KA: I used to frequent a goth club called the William Morris in Wimbledon, I drank snakebite and black, and pretended to be an art student before I became one.  I was thirteen or fourteen.  I’d like to take a time machine back to those times, and have a talk with myself.  London will always have speakeasys and people trying to fight the powers that they think restrict them, it’s the nature of British culture, thankfully, like the city itself, it’s all about contrasts.  The best advice I got at primary school was being told to look up – at buildings…there’s more sky around London than there used to be – rooftop bars, penthouses, I like feeling elevated, rather than suppressed by the towering infernos of our city, although they inspire me.

Image by Kelli Ali

LLO: Which area of London are you most familiar with? Write us a mini-poem about why it rocks.
KA: Shoreditch, is my bitch, She’s the devil to my itch, Roaming there, my artistic lair, Makes my teenage dreams fall fair.  The seen it all before they were twelve year olds, or the enthusiastic old boys and girls, We’re hunting for where we lost our souls, and this is where I like to roll.

LLO: You’ve challenged yourself to wear a different outfit every day for a year. If you were to do it again next year, which five London shops would you hit first to build up your wardrobe?
KA: I’d drop by Fiona Doran’s (aka Mrs Jones) Emporium on St John’s Street. She’s an alma mater who’s guided me like a lady with a lamp in her dress for years.  Beatrix Ong has recently opened a shop in Sloane Street, she knocks class and sex into heels.  I collect Alexander McQueen, so it’s hard to think of a wardrobe without some of his original pieces.  The Vivienne Westwood shop at World’s End features clothes she’s sewn herself.  The Shop below Maison Bertaux in Soho is great, and I love Kokon Tozai.  Off Broadway rocks, set up by the divine Donna Kernan.  Concept stores like http://www.ln-cc.com and Dover Street Market…I could go on…Liberty’s is a pleasure to shop in…whoops, how many was that?!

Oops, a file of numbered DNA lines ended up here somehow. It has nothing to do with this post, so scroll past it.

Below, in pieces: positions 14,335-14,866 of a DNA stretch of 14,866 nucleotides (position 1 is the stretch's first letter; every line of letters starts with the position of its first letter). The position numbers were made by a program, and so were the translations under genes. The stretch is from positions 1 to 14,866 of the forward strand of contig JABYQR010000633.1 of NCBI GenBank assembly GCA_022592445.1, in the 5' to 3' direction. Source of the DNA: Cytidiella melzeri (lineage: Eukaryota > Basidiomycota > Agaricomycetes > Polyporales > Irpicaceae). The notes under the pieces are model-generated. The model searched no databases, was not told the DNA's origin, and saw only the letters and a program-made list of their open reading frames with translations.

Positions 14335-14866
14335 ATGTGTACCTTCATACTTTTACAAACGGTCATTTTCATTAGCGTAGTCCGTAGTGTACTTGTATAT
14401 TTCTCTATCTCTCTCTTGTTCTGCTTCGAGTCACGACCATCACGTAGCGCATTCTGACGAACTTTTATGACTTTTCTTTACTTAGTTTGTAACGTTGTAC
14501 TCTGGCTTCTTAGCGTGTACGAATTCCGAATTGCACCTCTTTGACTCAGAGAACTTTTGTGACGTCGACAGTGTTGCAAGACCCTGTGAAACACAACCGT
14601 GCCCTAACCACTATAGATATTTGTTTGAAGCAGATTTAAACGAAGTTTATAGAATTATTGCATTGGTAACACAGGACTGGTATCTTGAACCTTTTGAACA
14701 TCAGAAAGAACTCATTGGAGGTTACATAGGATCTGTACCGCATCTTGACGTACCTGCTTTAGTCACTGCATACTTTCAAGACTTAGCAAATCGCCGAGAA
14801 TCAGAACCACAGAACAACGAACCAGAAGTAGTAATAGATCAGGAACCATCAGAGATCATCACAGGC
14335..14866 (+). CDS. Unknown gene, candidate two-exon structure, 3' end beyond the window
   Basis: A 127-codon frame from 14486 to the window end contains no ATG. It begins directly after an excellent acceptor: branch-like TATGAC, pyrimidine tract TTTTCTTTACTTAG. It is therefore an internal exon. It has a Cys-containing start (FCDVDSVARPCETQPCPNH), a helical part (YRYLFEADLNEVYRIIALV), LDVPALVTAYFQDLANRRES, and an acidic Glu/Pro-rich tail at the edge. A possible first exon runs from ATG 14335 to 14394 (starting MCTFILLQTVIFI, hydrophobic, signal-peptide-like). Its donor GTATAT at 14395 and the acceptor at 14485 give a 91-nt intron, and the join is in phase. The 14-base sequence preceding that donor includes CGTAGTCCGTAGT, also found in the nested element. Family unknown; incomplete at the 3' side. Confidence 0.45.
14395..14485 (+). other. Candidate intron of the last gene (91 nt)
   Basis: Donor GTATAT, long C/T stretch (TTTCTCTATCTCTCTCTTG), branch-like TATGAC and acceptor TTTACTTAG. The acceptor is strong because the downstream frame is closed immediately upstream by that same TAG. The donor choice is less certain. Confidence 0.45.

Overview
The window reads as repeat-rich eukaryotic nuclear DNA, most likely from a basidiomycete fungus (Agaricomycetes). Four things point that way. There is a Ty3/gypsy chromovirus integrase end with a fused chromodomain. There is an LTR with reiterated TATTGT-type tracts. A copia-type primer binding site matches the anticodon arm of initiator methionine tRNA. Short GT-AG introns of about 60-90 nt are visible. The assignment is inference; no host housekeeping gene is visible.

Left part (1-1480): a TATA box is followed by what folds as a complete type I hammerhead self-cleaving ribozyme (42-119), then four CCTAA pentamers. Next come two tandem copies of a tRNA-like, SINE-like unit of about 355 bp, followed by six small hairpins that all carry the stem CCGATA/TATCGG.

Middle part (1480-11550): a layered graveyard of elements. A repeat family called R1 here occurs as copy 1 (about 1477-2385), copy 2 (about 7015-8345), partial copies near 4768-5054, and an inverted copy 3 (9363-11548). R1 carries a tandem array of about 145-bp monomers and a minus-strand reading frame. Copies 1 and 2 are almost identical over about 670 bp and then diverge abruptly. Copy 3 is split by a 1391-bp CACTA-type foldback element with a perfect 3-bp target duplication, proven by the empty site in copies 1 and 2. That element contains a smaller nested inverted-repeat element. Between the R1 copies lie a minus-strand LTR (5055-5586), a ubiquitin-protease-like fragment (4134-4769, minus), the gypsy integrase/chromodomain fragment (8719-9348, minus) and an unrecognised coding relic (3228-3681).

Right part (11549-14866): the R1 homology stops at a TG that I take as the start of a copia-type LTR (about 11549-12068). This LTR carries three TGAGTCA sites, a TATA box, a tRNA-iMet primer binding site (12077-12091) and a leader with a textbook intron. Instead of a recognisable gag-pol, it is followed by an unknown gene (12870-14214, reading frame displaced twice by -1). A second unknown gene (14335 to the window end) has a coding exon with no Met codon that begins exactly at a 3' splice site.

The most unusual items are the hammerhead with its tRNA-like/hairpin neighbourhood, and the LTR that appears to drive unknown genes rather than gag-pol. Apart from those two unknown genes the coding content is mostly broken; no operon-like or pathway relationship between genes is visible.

Image by Gaynor Perry

LLO: Ambit just featured an excerpt from your first novel Medicine and you made the cover! You’ve got three sentences to sell your book. Ready, go…
KA: So tough to compress a work into a small space, but, it’s set in 90’s Shoreditch in an exclusive scene where fashion and music industry myths are accepted as truth.  It’s rock n roll to the max, following the downward social adventures of a fashion designer who starts managing a band, Chernobyl, fronted by a male model.  As their fate becomes stardom, she travels from Ibiza to Paris and a world tour, letting her fashion designs become increasingly bonkers.  It’s a funny tale which makes people cry.  I’ve been working on it for 15 years…

LLO: You’ve been a celebrity stylist and a model, coming across some influential names in the fashion industry. Which up-and-coming London-based designers should we keep an eye on?